The PhongLighting node itself requires other information for the computation of the algorithm. This node provides several available connectors to which other nodes may be connected that implement the required functionality or data. For example, the PhongLighting node has the following connectors:
- a Light node that specifies the light type and position
- a Material node that specifies the diffuse, specular and ambient colours
- a LightDirection node that provides the oncoming vector from the light source;
- a ViewDirection node that provides the vector from the viewer’s position
- a Normal node that provides the normal of the currently rendered fragment
All these components should be familiar to anyone who has implemented a basic per-pixel Phong shader. The Shader Generation system I have built supplies several node types that provide the required functionalities. For example, the first two connectors need to be assigned to two Constant nodes that simply fetch two structure variables from a constant buffer. The next two nodes are a bit more complex and involve nodes that perform mathematical operations between variables. The last node is again a Constant node that fetches a value, this time from the input structure to the Pixel Shader.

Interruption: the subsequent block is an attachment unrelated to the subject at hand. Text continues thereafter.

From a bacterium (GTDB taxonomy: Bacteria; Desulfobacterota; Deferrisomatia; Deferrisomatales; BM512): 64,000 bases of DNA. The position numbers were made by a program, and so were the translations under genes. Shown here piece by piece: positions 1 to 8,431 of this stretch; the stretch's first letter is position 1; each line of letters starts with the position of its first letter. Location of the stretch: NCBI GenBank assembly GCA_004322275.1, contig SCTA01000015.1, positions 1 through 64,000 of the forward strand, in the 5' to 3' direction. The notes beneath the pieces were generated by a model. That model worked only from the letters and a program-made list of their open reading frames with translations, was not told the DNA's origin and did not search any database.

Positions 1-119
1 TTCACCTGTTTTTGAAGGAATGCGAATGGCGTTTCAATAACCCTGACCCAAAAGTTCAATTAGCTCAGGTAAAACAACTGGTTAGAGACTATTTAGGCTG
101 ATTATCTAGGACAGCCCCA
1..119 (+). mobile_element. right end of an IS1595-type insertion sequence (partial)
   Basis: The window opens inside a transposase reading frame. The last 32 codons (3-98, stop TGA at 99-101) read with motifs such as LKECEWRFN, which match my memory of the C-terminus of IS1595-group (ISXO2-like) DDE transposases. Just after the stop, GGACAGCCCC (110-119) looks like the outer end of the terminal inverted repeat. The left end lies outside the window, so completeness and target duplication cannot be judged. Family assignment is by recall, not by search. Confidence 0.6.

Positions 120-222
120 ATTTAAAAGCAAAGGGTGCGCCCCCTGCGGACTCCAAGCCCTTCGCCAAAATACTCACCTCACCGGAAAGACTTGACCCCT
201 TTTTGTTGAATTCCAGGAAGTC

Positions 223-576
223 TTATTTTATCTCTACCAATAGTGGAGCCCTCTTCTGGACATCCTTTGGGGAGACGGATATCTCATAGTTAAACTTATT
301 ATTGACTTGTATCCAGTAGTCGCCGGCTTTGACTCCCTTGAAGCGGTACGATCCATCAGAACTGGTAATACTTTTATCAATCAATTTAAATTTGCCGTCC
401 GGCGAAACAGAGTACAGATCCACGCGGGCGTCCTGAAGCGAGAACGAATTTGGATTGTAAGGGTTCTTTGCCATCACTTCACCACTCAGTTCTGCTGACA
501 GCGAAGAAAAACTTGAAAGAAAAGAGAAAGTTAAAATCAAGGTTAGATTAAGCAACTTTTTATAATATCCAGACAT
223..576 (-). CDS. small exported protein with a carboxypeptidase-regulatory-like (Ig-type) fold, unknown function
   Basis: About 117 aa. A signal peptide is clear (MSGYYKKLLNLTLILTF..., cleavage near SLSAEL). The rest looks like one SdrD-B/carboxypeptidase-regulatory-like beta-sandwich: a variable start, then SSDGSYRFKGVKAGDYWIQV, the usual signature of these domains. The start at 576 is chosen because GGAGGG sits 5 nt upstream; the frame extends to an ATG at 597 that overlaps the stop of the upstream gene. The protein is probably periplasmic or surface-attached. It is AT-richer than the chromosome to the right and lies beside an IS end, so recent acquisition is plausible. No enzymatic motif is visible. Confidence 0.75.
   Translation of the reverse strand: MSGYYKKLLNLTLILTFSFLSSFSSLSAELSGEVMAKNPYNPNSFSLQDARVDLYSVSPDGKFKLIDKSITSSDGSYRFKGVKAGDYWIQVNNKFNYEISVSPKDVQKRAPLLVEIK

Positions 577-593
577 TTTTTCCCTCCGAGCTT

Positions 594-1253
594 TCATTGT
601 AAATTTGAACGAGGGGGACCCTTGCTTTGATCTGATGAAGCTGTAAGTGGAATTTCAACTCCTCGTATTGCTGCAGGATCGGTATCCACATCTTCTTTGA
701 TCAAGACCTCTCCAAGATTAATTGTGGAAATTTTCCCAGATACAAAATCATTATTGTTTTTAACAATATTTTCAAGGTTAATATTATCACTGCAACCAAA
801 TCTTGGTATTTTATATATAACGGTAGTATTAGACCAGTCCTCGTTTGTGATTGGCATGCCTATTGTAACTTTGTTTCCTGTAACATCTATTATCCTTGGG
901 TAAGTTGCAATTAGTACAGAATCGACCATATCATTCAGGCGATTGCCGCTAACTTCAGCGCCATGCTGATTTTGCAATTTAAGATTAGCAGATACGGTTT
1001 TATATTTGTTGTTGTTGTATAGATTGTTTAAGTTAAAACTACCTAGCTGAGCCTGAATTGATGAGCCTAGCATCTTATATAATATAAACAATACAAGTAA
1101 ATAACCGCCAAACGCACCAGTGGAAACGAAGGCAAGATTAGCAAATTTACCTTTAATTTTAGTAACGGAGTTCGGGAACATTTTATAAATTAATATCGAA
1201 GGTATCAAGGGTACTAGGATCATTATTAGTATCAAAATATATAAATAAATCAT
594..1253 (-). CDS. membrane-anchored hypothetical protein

This is the full list of nodes available in Daedalus v0.2.2
- Math Operators
- Other Operators
- Function Nodes
- Output Nodes
- various VertexShader output nodes
A built-in validation systems ensures that each node can be connected to a predetermined range of node. A TextureSampleNode won’t accept any variable in its Texture connector, but only a Texture variable, and so on.
Once the shader is fully connected and validated, it can be traversed. Daedalus will thus generate the source code and required variables and external methods line by line. It then allows you to view the source code and generate a .ofx object, detailed in the following.
Another feature in Daedalus are the so-called Shader References Each variable is decorated in the code as requiring particular features from the engine. For example, the above mentioned ViewDirection connector node will require the engine to supply not just any value but a Vector3 value that describes the position in world-coordinates of the camera.